September 8, 1988 |
Drexel Burnham Lambert Inc., one of Wall Street's leading brokerage houses, and Michael Milken, head of its "junk bond" department, were accused of insider trading, stock market manipulation and defrauding the firm's clients in a massive lawsuit filed Wednesday by the Securities and Exchange Commission. The 184-page suit, filed in U.S. District Court in Manhattan, caps the most far-reaching insider trading investigation ever undertaken by the SEC.
September 8, 1988 |
In late 1987, with speculation about federal investigations of Drexel Burnham Lambert on one of its periodic upswings, a prominent Drexel executive remarked on the ties binding the investment firm and Michael Milken, its famous "junk bond" impresario, both of whom were named Wednesday as defendants in a federal insider trading lawsuit. "If Michael were to walk out of this building and get run over by a truck, the firm could survive," the executive said.
February 13, 1988 |
Miami Beach financier Victor Posner was sentenced Friday to probation for tax evasion and was ordered to pay $4.3 million to the U.S. government and create a multimillion-dollar project to aid the homeless. The announcement by U.S. District Judge Eugene Spellman in Miami ended an eight-year legal battle for Posner, a pioneer corporate raider who is facing growing problems in his $4-billion corporate empire.
September 30, 1987 |
In a surprise move, industrialist Victor Posner pleaded no contest Tuesday to charges of evading more than $1.2 million in federal income taxes by inflating the value of land donated to a Miami Bible college. U.S. District Judge Eugene P. Spellman accepted the plea, ending a legal battle that started in March, 1979. A 1986 conviction in the case had been set aside because of jury irregularities, and a retrial had been set for Nov. 2.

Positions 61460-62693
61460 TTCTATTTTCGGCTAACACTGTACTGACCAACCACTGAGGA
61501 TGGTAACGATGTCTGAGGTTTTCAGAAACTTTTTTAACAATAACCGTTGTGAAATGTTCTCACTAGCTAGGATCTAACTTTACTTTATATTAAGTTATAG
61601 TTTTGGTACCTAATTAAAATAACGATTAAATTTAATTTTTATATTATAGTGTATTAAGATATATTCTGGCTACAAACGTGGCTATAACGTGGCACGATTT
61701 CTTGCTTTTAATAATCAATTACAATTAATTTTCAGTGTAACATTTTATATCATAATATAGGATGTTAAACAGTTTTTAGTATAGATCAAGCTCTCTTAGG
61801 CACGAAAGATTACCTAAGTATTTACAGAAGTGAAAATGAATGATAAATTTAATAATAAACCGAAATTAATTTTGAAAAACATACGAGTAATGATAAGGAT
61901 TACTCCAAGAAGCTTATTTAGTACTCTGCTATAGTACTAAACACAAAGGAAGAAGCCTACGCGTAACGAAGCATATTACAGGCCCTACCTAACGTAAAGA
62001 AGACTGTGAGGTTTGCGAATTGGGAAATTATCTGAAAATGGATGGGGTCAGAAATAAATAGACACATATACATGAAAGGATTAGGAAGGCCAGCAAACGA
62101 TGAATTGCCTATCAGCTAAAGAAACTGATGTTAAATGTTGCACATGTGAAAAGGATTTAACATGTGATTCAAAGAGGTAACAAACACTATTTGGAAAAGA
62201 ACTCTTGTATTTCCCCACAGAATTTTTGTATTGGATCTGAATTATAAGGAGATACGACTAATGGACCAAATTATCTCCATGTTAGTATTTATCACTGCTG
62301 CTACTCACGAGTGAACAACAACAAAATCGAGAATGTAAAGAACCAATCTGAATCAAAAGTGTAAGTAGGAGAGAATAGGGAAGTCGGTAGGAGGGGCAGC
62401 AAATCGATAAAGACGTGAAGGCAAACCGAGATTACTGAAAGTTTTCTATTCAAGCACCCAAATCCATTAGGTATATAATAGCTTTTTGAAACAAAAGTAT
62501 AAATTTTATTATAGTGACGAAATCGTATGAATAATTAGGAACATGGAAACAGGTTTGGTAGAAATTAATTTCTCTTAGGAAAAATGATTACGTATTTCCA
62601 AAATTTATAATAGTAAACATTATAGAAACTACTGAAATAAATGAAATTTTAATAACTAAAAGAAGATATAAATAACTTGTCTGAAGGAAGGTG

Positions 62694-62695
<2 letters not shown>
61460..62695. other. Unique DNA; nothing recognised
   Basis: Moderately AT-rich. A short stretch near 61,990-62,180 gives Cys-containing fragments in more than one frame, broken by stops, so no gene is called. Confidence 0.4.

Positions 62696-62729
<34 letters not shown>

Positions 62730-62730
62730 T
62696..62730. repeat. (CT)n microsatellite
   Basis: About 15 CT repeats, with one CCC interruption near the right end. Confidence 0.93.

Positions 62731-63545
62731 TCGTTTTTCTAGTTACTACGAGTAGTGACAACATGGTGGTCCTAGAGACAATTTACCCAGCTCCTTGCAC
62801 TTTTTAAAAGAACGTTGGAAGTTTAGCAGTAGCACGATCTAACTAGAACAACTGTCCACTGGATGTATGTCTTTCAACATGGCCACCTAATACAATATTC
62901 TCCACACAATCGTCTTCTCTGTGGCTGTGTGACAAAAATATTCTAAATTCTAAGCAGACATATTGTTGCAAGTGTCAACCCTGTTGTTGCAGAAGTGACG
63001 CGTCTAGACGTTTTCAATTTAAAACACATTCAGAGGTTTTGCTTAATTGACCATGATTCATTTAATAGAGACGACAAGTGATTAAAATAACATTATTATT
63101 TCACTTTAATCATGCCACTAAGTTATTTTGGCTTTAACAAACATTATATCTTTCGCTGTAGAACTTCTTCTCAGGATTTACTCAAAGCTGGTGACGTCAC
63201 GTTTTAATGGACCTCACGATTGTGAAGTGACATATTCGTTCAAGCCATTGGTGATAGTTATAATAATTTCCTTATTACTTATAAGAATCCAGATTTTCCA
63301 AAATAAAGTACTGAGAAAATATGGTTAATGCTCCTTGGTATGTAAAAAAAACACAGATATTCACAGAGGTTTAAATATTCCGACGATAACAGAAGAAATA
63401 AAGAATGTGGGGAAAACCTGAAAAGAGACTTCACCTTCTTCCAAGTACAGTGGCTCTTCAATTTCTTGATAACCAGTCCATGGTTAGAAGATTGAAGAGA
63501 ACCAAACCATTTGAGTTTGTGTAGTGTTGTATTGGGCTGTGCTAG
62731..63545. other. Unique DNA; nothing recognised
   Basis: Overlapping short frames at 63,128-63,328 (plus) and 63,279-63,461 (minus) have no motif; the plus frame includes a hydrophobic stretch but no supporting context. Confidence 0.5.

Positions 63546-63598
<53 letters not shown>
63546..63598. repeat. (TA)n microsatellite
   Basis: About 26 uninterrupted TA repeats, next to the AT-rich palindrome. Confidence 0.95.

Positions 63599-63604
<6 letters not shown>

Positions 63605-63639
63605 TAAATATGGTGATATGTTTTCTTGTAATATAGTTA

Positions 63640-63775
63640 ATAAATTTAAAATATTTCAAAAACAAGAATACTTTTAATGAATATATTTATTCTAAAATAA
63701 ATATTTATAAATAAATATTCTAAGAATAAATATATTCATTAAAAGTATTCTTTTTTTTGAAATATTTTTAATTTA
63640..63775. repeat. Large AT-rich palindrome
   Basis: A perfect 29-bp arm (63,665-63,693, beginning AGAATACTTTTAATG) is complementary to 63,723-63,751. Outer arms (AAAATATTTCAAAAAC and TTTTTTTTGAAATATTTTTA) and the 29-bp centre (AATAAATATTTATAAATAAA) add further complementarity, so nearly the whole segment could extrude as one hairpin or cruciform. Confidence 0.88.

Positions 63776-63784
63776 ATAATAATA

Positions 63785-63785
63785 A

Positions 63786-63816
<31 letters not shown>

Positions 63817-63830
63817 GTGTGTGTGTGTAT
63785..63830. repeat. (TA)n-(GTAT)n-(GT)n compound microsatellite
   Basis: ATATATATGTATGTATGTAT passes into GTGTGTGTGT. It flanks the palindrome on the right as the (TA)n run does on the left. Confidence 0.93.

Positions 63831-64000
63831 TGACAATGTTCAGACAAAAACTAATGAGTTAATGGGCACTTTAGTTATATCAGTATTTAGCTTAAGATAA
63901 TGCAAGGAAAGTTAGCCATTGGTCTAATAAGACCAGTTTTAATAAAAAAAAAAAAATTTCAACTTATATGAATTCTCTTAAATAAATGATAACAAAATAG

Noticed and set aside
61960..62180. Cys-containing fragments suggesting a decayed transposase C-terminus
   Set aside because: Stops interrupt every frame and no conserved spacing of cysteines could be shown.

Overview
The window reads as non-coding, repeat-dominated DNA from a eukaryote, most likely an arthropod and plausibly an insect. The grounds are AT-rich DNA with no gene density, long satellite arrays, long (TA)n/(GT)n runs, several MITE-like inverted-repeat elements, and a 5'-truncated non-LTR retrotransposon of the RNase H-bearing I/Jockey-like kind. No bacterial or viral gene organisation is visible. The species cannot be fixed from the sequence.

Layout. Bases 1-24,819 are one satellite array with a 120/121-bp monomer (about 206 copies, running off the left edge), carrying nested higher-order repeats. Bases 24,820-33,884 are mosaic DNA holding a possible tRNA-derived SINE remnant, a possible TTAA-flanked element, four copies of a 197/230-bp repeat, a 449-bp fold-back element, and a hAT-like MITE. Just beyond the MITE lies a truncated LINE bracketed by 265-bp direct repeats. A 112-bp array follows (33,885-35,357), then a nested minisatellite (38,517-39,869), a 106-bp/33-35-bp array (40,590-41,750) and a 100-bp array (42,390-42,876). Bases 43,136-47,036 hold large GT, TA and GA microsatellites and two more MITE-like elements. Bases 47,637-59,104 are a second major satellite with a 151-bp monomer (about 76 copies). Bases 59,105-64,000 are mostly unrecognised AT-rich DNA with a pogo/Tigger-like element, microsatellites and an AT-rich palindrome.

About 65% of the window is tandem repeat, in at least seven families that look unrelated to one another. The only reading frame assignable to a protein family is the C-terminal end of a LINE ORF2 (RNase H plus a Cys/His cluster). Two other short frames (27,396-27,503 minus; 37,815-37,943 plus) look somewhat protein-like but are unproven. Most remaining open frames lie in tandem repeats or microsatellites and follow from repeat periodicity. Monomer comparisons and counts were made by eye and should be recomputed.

April 24, 1987 |
Ivan F. Boesky pleaded guilty Thursday to a felony charge of conspiring to make false statements to the Securities and Exchange Commission. The plea satisfied one condition of his record insider trading settlement with federal authorities.
June 24, 1986 |
A jury of 11 women and one man was selected Monday to try industrialist Victor Posner on charges of evading $1.2 million in taxes and defrauding the U.S. government. Posner is accused of artificially inflating the value of a 22-acre tract of land that he donated to Miami Christian College in the mid-1970s. The government contends that he used the inflated figures in taking charitable deductions on his tax returns from 1975 to 1979 and that he owes $1.2 million in income taxes.
June 21, 1986 |
Business problems associated with Victor Posner's Evans Products Corp., which owes creditors $680 million, were not caused by the Miami Beach financier, a bankruptcy courtroom packed with attorneys and creditors was told Friday. "This is not a Victor Posner case," said Robert Mark, an attorney for Evans, adding that there had been a tendency to focus more on Posner than on the financial woes of the company itself.